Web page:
What this series isn’t

This series isn’t about vanity and how we look on the outside.  It is about making better choices for our health as keepers of the Holy Spirit dwelling within us; it is about practicing daily how to cultivate a healthy relationship with food while we discover a deeper dependency on God. As with all things transformational, God teaches us that we need to start where we are and let that move us towards a behavioral and mindful shift and that begins deep within.

“The LORD God made all kinds of trees grow out of the ground–

trees that were pleasing to the eye and good for food. …

The tree of life was in the midst of the garden, and the tree of the knowledge of good and evil.”

~Genesis 2:9

Food isn’t bad for us, how could it be, God created it.  Food is a reminder that God is the source of that food; His grace and provision for His children.  He is also our creator and he created us with hunger, cravings, and temptations. So, this very creative God of ours not only gave us food to nurture our bodies, but He also wants to use it to teach us something about Him. 

When we encounter unmet needs and emotions and self-medicate with what is readily available to meet or desensitize that need, we often reach for things to fill that empty space inside.  For some that may be drugs or alcohol, for many, it’s food or other unhealthy behaviors. We are starving to satisfy that hunger.

Throughout Scripture, there are thousands of references to food as a source of sustenance but also as sacred symbolism and spiritual events.  Approaching Scripture from this perspective opens up a dialog for prayer and an ear for God’s guidance. Together, we will break the bread, so to speak, and unpack the process of moving from an unhealthy mindset towards food and a greater dependency on God by listening to His truth, making wise, healthy choices and better self-care.

As a health coach, I guide clients towards becoming the best they can be, equipping them with resources to empower them to envision their dreams and skills that move them into action.  The power of God is ignited within us when He is our source of strength, His Word affirms our worth, and His love and acceptance draw us closer to His heart each and every day. 

Alyssa Azul Domestic Church Ink Slingers Spiritual Growth

Don’t Come In Yet, It’s A Mess!

Photo by Gades Photography on Unsplash

Have you ever had that moment of panic when someone shows up at your door unexpectedly? You invite the guest in- while your eyes and hands move quickly to remove any personal or slightly embarrassing items that may be commented on. You catch the dirty laundry basket in the corner, waiting for the perfect moment to slide it away secretly. You remember the dishes you were meant to clean…two hours ago. What if your guest is someone you you’re rather close to? You can be sure that a parent will always have something to say inside your unfiltered home.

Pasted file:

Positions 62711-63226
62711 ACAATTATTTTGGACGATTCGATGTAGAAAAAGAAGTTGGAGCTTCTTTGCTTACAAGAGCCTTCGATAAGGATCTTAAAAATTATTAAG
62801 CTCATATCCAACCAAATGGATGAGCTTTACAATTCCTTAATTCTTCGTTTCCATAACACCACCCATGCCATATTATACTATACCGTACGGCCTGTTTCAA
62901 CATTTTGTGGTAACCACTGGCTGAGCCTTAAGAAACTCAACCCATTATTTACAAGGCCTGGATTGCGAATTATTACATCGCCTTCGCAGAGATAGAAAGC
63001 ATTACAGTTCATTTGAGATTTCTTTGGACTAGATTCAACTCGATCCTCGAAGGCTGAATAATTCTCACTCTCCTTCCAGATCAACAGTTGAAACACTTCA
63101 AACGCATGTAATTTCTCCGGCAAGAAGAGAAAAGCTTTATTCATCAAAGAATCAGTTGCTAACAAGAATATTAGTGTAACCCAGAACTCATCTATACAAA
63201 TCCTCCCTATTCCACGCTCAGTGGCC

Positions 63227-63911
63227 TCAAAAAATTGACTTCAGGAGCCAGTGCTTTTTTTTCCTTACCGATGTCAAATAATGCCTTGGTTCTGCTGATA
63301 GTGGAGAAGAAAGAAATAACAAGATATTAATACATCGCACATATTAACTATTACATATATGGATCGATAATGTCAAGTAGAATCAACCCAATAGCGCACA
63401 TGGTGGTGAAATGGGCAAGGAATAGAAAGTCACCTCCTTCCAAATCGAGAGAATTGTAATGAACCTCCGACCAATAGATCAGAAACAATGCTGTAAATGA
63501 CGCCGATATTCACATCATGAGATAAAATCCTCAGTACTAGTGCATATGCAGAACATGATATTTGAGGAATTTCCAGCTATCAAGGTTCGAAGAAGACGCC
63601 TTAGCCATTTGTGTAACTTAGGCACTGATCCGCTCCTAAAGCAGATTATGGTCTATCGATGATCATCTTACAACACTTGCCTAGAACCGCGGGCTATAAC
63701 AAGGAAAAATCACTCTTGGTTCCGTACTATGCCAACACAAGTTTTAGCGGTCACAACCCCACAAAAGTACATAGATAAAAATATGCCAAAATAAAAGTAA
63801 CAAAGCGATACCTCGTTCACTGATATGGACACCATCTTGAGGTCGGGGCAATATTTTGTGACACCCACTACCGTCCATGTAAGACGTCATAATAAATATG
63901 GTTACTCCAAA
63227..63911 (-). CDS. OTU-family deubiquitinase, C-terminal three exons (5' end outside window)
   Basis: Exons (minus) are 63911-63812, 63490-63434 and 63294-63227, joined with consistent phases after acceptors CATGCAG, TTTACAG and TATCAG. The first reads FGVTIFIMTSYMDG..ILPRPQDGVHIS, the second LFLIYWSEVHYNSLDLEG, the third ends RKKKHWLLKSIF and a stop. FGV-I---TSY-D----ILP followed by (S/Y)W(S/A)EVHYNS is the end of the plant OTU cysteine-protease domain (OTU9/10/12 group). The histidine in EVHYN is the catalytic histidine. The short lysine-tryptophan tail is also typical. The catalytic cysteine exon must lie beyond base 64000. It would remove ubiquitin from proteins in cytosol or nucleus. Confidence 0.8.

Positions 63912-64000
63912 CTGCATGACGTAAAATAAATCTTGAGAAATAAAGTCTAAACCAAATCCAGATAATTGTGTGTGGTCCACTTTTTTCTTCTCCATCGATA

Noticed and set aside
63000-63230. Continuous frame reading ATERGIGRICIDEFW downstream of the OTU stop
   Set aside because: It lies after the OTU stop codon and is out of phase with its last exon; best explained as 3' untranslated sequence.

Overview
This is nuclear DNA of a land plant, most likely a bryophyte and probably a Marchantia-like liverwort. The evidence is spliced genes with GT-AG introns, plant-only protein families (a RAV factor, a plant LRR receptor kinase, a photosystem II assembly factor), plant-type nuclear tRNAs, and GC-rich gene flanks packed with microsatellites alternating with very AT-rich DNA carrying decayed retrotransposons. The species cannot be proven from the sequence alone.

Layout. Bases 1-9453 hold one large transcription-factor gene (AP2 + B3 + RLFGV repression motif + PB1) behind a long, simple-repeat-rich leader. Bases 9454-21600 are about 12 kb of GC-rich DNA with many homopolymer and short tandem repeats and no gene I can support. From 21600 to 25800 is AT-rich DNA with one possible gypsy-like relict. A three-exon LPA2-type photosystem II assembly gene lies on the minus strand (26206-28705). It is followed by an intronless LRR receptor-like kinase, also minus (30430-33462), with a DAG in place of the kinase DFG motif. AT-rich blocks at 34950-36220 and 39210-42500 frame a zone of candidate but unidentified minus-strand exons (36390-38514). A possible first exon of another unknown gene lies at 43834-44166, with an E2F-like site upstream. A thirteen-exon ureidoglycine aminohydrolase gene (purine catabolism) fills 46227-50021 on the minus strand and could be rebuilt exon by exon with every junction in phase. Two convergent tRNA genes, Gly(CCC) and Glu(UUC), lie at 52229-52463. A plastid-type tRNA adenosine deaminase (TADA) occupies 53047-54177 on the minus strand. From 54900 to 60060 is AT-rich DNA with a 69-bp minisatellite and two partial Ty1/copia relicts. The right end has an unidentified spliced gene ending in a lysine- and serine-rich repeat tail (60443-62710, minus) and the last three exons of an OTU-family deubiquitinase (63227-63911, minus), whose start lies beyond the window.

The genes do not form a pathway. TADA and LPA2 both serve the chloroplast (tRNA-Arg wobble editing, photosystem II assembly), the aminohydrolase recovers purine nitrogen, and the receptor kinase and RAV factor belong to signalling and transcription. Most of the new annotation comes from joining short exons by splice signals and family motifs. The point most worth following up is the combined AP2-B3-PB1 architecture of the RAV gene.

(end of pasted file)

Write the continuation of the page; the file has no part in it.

As a young adult who still lives at home, I admit I recoil at the thought of my mom going through my personal stuff. My mother is not afraid to waltz into my room and start picking things up and digging through my closet. You want to put on the appearance that you’ve got everything handled, when in reality you’ve fallen, and are struggling to stay on top of responsibilities.

I’m willing to bet that this is how it feels when God rushes into our messy lives. We’re so used to maintaining our version of an “organized chaos” that we are on guard when someone tries to dip their hands into our business. We hold on tightly to our personal belongings (materials, comforts, sins), negotiating with God to keep some things, and nudging him away from touching others. But like a parent, God rushes in with great love, on His timing, and with the intention to rid the space of things that we don’t need. Things that will cause bigger problems if left untouched. Times passes and that “spring cleaning” reminder has crawled into the winter season, still unchecked. We tell God to help us with our messes, but we still want it cleaned our way. “Lord, throw these things out for me, but let me keep this.” Or “Lord, I’m not ready to give this away yet.” The Lord wants more than our full attention–He wants our surrender and our willingness to give up the mess so that he can do the rest.

I’ll admit, it doesn’t feel all that great when you have someone rummaging through your things without warning. Especially if they are things that you avoided. Sometimes God brings things from the past that you buried long ago. And sisters, it hurts to see those things, it really does. But these things are a part of His process. So your life will feel disturbed, shaken and complicated. But you can trust that it’s a sign God is rummaging through your room. He’s finding the hurts and the joys that you hoarded for years, and he’s taking you back through those journeys.  He’s throwing out the things you thought you couldn’t live without, and dusting off the things you took for granted. He’s looking under your bed for your biggest fears and He’s shining a light on them so that you can finally sleep at night. He’s polishing your windows so that you can see the world clearly again.

I realized how humiliating and purifying it is at the same time. A verse from Corinthians comes to mind:
But he said to me, “My grace is sufficient for you, for my power is made perfect in weakness.” Therefore I will boast all the more gladly about my weaknesses, so that Christ’s power may rest on me (2 Corinthians 12:9).

Sanctification takes a bit of shaking and shattering. We can’t expect the Lord to come into our lives and rebuild a home if we’re still holding on to the broken parts. To our comforts and our worldly desires. True sacrifice is when we surrender the things we value the most.

So next time you hear a knock on your door, perhaps it’s not house, but Heaven-keeping.

Alyssa Azul Ink Slingers Offering your suffering Prayer